TOWN councillors have settled on a two per cent rise in their share of Council Tax to cover local services.
Morpeth Town Council has set the precept at £520,475 for the coming financial year to maintain service standards at a time of growing inflation.
The authority had been prepared to set aside more cash to take on extra services from Northumberland County Council, such as grass cutting, after a warning in December that they could be withdrawn.
However, the unitary authority has now confirmed that they will not be removed or reduced this year to allow more time for talks with town and parish councils about the issue.
Town councillor David Parker, who chairs the authority’s Finance and General Purposes Committee, was then able to present the budget as originally planned, including an additional cost to each Band D household of 3.8p a week.
“Such a budget will enable the council to continue providing all the services that it currently offers,” he said.
“It will enable it to maintain its present staffing level, with a small reduction in hours for one part-time staff member. It will ensure that another member of staff can be permanently located at a desk in the entrance to the Town Hall, along with someone from the Registrars’ department, to take bookings.
“It will ensure that the council can meet the cost of its contractors following the recent re-tendering process, apart from a small adjustment in the arrangements for the provision of public toilets.”
Coun Parker said that the council’s forthcoming office move into the Town Hall will improve service without any increase in expenditure, and that the authority will continue to meet the costs of the historic Mayoralty.
He added: “The budget makes adequate provision for the maintenance of the council’s assets, as well as for the cost of the upkeep of the two community centres and of the various play areas for which the council has responsibility.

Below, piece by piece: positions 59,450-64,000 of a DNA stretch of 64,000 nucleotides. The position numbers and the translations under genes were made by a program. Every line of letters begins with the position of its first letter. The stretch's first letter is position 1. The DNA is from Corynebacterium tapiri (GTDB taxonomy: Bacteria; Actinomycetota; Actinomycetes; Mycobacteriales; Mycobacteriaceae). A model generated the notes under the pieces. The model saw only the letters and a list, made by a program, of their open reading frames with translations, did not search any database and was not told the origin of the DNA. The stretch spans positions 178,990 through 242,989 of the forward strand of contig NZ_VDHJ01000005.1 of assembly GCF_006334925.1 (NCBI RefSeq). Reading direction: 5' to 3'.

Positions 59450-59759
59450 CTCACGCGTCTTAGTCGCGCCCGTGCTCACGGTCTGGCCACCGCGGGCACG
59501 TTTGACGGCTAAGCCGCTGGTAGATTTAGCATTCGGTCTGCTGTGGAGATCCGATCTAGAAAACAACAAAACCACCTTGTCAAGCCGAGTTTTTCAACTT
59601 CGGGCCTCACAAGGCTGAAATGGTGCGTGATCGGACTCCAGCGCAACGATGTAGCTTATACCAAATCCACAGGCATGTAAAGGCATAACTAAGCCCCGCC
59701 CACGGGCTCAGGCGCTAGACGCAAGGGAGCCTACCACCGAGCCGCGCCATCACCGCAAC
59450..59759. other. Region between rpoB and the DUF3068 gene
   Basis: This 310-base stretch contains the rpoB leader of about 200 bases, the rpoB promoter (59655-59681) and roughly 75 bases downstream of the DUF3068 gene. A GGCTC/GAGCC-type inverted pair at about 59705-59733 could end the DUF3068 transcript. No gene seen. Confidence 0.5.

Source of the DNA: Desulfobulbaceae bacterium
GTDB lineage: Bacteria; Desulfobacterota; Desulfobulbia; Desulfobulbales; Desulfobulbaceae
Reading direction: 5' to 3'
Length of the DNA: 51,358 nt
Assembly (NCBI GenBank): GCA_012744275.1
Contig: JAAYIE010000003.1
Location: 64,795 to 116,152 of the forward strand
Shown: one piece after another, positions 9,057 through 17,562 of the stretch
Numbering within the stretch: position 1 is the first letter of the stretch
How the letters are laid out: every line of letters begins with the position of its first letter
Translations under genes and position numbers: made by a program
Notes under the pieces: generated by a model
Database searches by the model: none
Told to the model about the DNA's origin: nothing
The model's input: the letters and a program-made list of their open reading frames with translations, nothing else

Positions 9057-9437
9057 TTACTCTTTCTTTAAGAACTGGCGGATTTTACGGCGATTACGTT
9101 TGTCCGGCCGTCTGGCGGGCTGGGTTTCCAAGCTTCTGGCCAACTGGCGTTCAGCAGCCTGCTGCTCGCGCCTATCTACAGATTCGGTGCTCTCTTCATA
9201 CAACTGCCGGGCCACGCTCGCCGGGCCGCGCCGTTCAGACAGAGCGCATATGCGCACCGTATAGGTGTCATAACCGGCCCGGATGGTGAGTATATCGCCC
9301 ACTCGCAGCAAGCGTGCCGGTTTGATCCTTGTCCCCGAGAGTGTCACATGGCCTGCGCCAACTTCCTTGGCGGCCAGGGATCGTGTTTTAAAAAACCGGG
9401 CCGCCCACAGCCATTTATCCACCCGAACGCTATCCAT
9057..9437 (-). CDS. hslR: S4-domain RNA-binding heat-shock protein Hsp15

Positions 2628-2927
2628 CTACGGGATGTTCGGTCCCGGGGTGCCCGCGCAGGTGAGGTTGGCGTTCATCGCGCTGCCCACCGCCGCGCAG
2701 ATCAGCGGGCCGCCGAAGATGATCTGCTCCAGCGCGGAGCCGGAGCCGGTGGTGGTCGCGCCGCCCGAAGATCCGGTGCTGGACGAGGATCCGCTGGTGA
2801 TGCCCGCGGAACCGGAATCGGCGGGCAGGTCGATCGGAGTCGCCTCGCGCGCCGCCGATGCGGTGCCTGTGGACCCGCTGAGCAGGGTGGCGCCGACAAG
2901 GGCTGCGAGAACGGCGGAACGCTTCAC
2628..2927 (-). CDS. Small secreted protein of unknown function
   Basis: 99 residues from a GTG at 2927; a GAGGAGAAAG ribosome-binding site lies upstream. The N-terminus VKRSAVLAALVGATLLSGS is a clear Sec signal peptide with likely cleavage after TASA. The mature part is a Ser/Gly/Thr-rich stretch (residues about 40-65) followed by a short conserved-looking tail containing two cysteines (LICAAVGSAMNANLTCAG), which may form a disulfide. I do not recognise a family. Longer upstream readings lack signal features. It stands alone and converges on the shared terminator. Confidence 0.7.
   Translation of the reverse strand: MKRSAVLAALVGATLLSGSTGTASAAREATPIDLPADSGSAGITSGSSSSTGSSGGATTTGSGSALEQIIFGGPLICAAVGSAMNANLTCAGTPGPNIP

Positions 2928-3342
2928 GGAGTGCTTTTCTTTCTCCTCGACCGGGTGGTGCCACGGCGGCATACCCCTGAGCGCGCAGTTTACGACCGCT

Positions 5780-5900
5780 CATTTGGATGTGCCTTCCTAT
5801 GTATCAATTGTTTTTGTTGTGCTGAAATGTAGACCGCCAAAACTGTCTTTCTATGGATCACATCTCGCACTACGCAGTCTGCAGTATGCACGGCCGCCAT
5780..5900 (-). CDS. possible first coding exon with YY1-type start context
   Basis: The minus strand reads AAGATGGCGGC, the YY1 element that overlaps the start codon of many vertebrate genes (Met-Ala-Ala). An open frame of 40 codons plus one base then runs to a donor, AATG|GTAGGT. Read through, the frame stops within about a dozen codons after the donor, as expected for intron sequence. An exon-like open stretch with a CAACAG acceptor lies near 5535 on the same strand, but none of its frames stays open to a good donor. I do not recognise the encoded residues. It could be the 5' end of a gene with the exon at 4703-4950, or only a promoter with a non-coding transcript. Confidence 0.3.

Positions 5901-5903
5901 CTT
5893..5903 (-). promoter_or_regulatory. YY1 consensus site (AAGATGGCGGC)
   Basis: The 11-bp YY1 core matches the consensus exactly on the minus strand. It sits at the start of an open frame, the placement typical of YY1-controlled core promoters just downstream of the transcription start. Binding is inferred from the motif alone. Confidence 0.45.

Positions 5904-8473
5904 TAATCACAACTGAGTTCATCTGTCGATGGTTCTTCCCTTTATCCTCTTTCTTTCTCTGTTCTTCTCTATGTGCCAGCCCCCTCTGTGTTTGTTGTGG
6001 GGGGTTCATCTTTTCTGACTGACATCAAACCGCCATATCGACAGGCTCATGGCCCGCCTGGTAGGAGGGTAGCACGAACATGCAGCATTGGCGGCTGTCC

“It will enable the council to seek success in the Northumbria In Bloom competition for the seventh successive time and meet the cost of Christmas lights.
“Vital ongoing core financial support for significant Morpeth organisations will continue to be provided, as well as funds being available for occasional grants to local organisations for specific projects.”
Members accepted the proposed budget, with just one vote against, but they complained that the county council’s earlier letter about possible service cuts had caused great alarm.
Coun Nic Best said: “It is a great pity that the county council, if it had no intention of withdrawing services, put this letter out in December. It caused disruption to parish councils over the Christmas period, which was unnecessary.”
And Coun Derek Thompson said: “I’m really concerned about the way the county council is conducting relations with the town and parish councils.
“The lines of communication should be quite clear, but what seems to be happening is the present administration is bungling from one issue to another and this is causing concern among the different authorities.I’m really concerned about the way the county council is conducting relations and it doesn’t seem to be bothered about smaller parish councils.”
Coun Parker defended the unitary authority, saying it had to consider the withdrawal of some services when it was feared that budgets would be cut by £60million, but since December it has learned that the figure is now £45million.
“The cuts that are required are a good deal less so the pressure on it to even consider cutting certain services has passed. On December 23 that was not the situation, it is now,” he said.
The council heard that a report will be presented to the Finance and General Purposes Committee to draw up criteria for taking on extra services in the future.